Friday, September 21, 2012

Want to reduce joint pain and burn more calories? Change the way you walk!

This summer I reviewed the research on walking and joint pain. The findings will surprise you.

Here's what I found.

1) Barefoot walking produces significantly lower knee forces and torques than walking in any kind of shoe! Even high-tech walking shoes.

2) Only one type of shoe produces equivalent forces and torques to barefoot walking: Shoes that are ultra light weight and flat.

3) Any kind of ultra light weight and flat shoe produces the same result. High tech materials are not required. The requirement is ultra light weight and flat.

4) Barefoot walking results in zero to 5 degrees of plantarflexion when the foot strikes the ground. This is called a forefoot strike. The heel is slightly elevated when contact is made with the ground. There is no heel strike.

5) Barefoot walking is less efficient than heel-strike walking. This is actually a good result. It means you will burn ''more" calories if you perform barefoot walking.

If you put all of these findings together here's what you can conclude:

1) If you switch from heel-strike walking to forefoot walking you will reduce joint pain and burn more calories.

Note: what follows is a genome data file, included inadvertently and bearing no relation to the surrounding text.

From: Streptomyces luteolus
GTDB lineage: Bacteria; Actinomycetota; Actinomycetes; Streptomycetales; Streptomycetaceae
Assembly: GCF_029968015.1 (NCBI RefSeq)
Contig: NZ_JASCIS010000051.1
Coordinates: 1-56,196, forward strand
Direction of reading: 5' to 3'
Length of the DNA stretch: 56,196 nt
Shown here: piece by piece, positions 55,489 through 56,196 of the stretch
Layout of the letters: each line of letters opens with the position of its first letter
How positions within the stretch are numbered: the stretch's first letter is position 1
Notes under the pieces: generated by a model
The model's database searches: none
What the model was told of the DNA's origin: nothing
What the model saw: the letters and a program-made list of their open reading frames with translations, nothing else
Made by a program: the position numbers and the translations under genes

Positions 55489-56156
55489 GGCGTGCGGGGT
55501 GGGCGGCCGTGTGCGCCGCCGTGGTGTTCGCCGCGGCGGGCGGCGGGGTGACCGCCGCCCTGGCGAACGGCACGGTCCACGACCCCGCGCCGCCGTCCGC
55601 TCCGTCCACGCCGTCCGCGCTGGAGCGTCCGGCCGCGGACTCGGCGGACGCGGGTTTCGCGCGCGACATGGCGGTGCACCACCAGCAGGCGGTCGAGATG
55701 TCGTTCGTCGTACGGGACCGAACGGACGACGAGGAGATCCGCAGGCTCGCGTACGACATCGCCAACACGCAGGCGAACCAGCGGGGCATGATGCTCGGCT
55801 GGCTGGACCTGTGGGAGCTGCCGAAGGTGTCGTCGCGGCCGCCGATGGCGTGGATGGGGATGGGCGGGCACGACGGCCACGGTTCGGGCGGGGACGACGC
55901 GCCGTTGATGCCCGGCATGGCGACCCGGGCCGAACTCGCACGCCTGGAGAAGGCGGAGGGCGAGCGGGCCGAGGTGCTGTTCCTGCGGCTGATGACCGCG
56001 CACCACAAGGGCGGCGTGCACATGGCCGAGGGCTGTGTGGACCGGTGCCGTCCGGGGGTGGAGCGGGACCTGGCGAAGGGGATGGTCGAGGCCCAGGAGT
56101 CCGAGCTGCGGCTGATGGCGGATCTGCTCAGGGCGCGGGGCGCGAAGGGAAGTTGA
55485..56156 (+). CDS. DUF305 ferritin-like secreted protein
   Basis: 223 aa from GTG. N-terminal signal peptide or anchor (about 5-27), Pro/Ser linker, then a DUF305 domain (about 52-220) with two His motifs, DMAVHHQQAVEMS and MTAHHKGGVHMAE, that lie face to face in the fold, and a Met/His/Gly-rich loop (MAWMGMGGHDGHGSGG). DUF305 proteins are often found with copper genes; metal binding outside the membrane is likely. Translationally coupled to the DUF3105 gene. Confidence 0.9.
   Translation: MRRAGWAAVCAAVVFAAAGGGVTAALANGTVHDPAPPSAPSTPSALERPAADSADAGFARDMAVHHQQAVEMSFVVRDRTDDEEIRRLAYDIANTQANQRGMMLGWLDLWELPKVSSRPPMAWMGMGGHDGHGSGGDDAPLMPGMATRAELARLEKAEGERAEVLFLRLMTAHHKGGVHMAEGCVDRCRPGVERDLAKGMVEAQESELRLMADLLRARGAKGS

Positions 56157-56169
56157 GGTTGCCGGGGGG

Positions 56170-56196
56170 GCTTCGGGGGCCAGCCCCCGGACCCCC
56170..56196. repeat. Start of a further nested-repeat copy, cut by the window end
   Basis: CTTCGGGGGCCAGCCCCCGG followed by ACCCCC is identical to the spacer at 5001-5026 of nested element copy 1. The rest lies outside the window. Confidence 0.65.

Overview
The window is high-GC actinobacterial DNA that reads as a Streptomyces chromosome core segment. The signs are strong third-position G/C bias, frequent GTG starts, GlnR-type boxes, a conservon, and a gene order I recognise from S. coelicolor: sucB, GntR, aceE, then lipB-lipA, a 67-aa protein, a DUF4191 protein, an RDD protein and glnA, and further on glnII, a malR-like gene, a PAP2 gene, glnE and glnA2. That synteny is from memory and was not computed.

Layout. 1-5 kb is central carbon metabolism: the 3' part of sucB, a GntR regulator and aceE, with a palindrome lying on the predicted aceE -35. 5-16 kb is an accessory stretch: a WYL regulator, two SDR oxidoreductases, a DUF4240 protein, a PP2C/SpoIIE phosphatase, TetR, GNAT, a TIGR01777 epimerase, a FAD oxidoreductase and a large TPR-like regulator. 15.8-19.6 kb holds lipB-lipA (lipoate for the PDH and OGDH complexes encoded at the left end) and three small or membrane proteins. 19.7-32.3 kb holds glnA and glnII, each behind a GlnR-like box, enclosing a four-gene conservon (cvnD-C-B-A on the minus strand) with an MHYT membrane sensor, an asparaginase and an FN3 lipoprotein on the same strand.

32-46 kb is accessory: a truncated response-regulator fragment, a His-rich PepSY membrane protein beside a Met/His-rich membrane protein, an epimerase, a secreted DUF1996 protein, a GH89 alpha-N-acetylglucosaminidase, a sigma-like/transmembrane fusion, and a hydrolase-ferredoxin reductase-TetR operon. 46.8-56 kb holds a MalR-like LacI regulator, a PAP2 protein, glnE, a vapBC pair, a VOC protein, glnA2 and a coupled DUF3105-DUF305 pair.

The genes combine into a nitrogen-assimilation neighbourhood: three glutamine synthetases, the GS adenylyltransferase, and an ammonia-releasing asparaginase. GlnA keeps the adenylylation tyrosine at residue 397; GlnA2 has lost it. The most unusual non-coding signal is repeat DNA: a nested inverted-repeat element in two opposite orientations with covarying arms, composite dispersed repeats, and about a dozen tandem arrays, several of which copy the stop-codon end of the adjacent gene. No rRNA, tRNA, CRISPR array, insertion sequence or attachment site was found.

2) Wearing any kind of ultra-light and flat shoe produces similar results to barefoot walking.

I've been forefoot walking since July. Here is what I can tell you.

1) I am experiencing less knee pain & low back pain.

2) Forefoot walking must be practiced (a lot). If I don't concentrate on the forefoot landing, I immediately go back to a heel-strike landing. But, after 3 months it's getting easier!

3) Forefoot walking is ''not" toe walking. Your heel should only be slightly elevated when your foot makes contact with the ground.

4) Forefoot walking feels really, really awkward.

5) When I started forefoot walking, my calf muscles (gastrocnemius and soleus) really ached. I think this contributes to the extra energy expenditure (i.e., burn more calories).


  1. Have you seen any studies that compare oxygen consumption of forefoot walking and heel-strike walking? Is there a statistically significant difference between the two?

  2. I just posted an outline of the relevant research related to forefoot walking. The last article in the outline addresses oxygen consumption differences and the possible reasons for the difference. Check it out.